[place mistook

It is both he and she,
Your son and daughter.
Lear. No.
Kent. Yes.
Lear. No, I say.
Kent. I say, yea.

Lear. No, uo; they would not.
Kent. Yes, they have.

Lear. By Jupiter, I swear no.
Kent. By Juno, I swear, ay.

Lear. They durst not do't; [than murder
They could not, would not do't; 'tis worse
To do upon respect such violent outrage:
Resolve me, with all modest haste, which way
Thou mightst deserve, or they impose, thi
| Coming from us.

My lord, when at their hom
I did commend your highness' letters to then
Ere I was risen from the place that show'd
My duty kneeling, came there a reeking pos
Stew'd in his haste, half breathless, pantir
From Goneril his mistress, salutations; [for
Deliver'd letters, spite of internission,
Which presently they read: on whose content
They summon'd up their meiny **, straig
took horse;


Commanded me to follow, and attend
The leisure of their answer; gave me cold look
And meeting here the other messenger,
Whose welcome, I perceived, had poison
(Being the very fellow that of late
Display'd so saucily against your highness,
Having more man than wit about me, drey
He raised the house with loud and coward cri
Your son and daughter found this tresp
The sharme which here it suffers.

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. Fool. Winter's not gone yet, if the w
geese fly that way.
Fathers, that wear rags,

Do make their children blind;
Bat fathers, that bear bags,

Shall see their children kind.
Fortune, that arrant whore,

Ne'er turns the key to the poor.

But, for all this, thou shalt have as mai dolours ++ for thy daughters as thou canst t in a year.

• Saying or proverb. + Hair thus knotted was supposed to be the work of elves and fairi in the night.

I Skewers.

f The old word for. stockings.



|| A quibble on crewell, worste People, train or retinue.

A quibble between dolours and dollars.

Lear. O, how this mother*

swells up toward my heart! [row, Hysterica passio! down, thou climbing sorThy element's below!-Where is this daughter? Kent. With the earl, sir, here within. Lear. Follow me not; Stay here. [Exit. Gent. Made you no more offence than what Kent. None. [you speak of? How chance the king comes with so small a train?

Fool. An thou hadst been set i' the stocks for that question, thou hadst well deserved it. Kent. Why, fool?

To take the indisposed and sickly fit
For the sound man.-Death on my state!
wherefore. [Looking on Kent.
Should he sit here? This act persuades me,
That this renotiont of the duke and her
Is practice only. Give me my servant forth:
Go, tell the duke and his wife, I'd speak with
[hear me,
Now, presently: bid them come forth and
Or at their chamber door I'll beat the drum,
Till it cry-Sleep to death.

Glo. I'd have all well betwixt you. [Exit:
Lear. O me, my heart, my rising heart!-
bat, down.

Fool. We'll set thee to school to an ant, to Fool. Cry to it, nuncle, as the cockney did each thee there's no labouring in the winter. to the eels, when she put them i' the paste All that follow their noses are led by their alive; she rapp'd 'em o'the coxcombs with a yes, but blind men; and there's not a nose stick, and cry'd, Down, wantons, down: mong twenty, but can smell him that's stink-'Twas her brother, that in pure kindness to his ng. Let go thy hold, when a great wheel horse, butter'd his hay. uns down a hill, lest it break thy neck with ollowing it; but the great one that goes p the hill, let him draw thee after. When wise man gives thee better counsel, give me ine again: I would have none but knaves ollow it, since a fool gives it.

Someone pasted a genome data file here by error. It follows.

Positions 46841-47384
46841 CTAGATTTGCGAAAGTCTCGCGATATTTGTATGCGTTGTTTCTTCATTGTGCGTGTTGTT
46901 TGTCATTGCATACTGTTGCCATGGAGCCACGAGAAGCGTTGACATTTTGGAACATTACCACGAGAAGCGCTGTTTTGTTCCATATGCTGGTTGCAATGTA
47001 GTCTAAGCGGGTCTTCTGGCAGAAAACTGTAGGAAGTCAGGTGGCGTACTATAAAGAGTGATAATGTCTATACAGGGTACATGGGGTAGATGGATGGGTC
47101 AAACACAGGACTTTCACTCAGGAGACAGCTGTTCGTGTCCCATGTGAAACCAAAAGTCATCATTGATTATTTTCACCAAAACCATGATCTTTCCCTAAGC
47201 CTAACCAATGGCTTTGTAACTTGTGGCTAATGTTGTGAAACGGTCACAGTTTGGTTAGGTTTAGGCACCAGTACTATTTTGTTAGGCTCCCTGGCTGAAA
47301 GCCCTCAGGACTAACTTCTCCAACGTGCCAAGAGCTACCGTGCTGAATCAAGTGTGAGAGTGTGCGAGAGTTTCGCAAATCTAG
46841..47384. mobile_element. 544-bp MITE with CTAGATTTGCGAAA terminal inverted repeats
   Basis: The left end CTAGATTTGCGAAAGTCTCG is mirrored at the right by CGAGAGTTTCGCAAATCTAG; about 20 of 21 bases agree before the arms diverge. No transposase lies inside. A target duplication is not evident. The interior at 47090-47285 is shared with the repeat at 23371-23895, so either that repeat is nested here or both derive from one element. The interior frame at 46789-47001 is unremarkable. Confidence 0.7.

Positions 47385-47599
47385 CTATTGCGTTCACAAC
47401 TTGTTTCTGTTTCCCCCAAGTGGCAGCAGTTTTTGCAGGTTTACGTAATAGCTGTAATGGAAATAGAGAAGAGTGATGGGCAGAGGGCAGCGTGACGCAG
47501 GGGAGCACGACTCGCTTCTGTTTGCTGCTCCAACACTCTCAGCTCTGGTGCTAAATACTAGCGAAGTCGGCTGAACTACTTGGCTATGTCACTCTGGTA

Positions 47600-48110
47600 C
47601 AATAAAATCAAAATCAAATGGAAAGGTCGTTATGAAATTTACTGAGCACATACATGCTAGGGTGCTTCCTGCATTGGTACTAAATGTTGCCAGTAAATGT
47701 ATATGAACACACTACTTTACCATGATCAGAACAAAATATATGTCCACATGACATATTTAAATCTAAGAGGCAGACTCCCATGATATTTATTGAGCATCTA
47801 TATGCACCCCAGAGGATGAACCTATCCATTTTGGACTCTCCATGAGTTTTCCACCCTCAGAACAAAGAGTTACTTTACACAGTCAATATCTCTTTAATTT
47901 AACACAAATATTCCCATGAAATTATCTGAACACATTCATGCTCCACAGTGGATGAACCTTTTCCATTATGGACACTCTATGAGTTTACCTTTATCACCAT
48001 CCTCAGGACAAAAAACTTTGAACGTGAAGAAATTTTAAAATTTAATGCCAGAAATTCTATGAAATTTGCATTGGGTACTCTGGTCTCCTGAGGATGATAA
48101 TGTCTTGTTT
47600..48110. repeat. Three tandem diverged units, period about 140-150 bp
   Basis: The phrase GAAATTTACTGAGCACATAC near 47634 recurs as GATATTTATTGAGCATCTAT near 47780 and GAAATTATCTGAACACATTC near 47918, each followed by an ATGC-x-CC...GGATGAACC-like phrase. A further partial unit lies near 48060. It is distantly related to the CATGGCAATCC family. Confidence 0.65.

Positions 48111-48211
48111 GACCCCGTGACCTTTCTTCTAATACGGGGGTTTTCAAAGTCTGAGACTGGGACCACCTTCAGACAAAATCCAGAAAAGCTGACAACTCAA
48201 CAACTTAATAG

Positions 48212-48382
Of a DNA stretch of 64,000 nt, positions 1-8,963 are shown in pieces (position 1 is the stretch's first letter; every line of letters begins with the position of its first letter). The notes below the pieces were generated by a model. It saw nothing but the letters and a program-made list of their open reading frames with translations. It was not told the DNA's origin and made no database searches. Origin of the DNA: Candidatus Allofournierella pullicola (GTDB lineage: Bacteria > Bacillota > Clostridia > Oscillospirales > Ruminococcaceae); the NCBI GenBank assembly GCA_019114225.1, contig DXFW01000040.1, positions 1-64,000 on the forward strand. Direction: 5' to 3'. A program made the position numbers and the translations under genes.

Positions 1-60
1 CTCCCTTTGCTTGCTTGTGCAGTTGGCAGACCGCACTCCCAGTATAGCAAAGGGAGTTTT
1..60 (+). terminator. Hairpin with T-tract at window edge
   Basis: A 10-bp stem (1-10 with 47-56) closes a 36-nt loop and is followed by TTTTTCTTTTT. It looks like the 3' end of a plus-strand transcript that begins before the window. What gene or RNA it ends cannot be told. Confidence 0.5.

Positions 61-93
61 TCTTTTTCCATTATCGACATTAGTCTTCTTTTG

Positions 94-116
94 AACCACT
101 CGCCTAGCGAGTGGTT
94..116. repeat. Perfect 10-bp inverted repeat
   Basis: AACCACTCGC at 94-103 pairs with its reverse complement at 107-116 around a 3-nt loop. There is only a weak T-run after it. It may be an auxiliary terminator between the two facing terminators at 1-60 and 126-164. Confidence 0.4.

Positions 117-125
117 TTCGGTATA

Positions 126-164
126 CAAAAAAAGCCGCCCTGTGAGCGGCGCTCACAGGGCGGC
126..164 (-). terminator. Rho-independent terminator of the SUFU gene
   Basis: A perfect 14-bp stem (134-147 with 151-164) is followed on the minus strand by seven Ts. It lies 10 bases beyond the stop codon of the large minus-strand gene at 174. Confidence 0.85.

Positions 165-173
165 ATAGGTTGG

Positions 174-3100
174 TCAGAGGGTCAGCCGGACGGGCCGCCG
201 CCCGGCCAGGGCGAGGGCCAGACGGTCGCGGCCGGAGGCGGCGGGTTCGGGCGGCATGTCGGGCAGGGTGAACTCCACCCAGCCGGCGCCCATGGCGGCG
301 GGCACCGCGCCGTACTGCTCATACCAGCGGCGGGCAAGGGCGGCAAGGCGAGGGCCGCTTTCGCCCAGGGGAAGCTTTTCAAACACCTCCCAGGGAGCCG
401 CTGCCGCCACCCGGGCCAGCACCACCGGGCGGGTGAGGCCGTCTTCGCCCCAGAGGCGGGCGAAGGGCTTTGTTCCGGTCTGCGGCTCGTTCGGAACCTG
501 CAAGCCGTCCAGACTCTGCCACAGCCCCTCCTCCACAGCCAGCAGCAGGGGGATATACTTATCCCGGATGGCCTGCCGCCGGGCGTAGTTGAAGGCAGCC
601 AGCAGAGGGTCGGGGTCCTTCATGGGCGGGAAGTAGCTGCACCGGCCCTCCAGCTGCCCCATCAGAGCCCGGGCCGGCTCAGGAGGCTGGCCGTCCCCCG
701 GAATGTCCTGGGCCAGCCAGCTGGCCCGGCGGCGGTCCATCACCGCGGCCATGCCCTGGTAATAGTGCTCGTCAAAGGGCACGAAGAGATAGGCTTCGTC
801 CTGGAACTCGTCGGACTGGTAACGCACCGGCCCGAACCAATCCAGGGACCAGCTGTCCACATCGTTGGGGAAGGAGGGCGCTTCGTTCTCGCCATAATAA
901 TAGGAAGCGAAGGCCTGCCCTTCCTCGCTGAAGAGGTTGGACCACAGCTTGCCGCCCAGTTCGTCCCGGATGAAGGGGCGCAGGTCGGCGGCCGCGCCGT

That, sir, which serves and seeks for gain,
And follows but for form,
Will pack, when it begins to rain,
And leave thee in the storm.
But I will tarry, the fool will stay,
And let the wise man fly:

The knave turns fool, that runs away;
The fool no knave, perdy.
Kent. Where learn'd you this, fool?
Fool. Not i' the stocks, fool.

Re-enter LEAR, with GLOSTER.
Lear. Deny to speak with me? They are
sick? they are weary? [fetches;

ley have travell'd hard to-night? e images of revolt and flying off! tch me a better answer.


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My dear lord,. u know the fiery quality of the duke; w unremoveable and fix'd he is his own course.) 1 Lear. Vengeance! plague! death! confury? what quality? why Gloster, Gloster, speak with the duke of Cornwall, and his wife. [them so. Glo. Well, my good lord, I have inform'd Lear. Inform'd them! Dost thou underElo. Ay, my good lord. [stand me, man? Lear. The king would speak with Cornwall; the dear father... [her service: Suld with his daughter speak, commands they inform'd of this ?- -My breath and [thatry? the fiery duke?-Tell the hot duke, 1, but not yet:-may be, he is not well; Firmity doth still neglect all office, [selves, hereto our health is bound; we are not ourhen nature, being oppress'd, commands the suffer with the body: I'll forbear; [mind id am fallen out with my more headier will,


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Lear. Good morrow to you both.

Hail to your grace!
[KENT is set at liberty.
Reg. I am glad to see your highness.
Lear. Regan, I think you are; I know
En [glad,

what reason

I have to think so: if thou shouldst not be
I would divorce me from thy mother's tomb,
Sepúlchring an adultress. O, are you free?
Some other time for that. Beloved Regan,
Thy sister's naught: O Regan, she hath tied
Sharp-tooth'd unkindness,like a vulture here,-
[Points to his heart.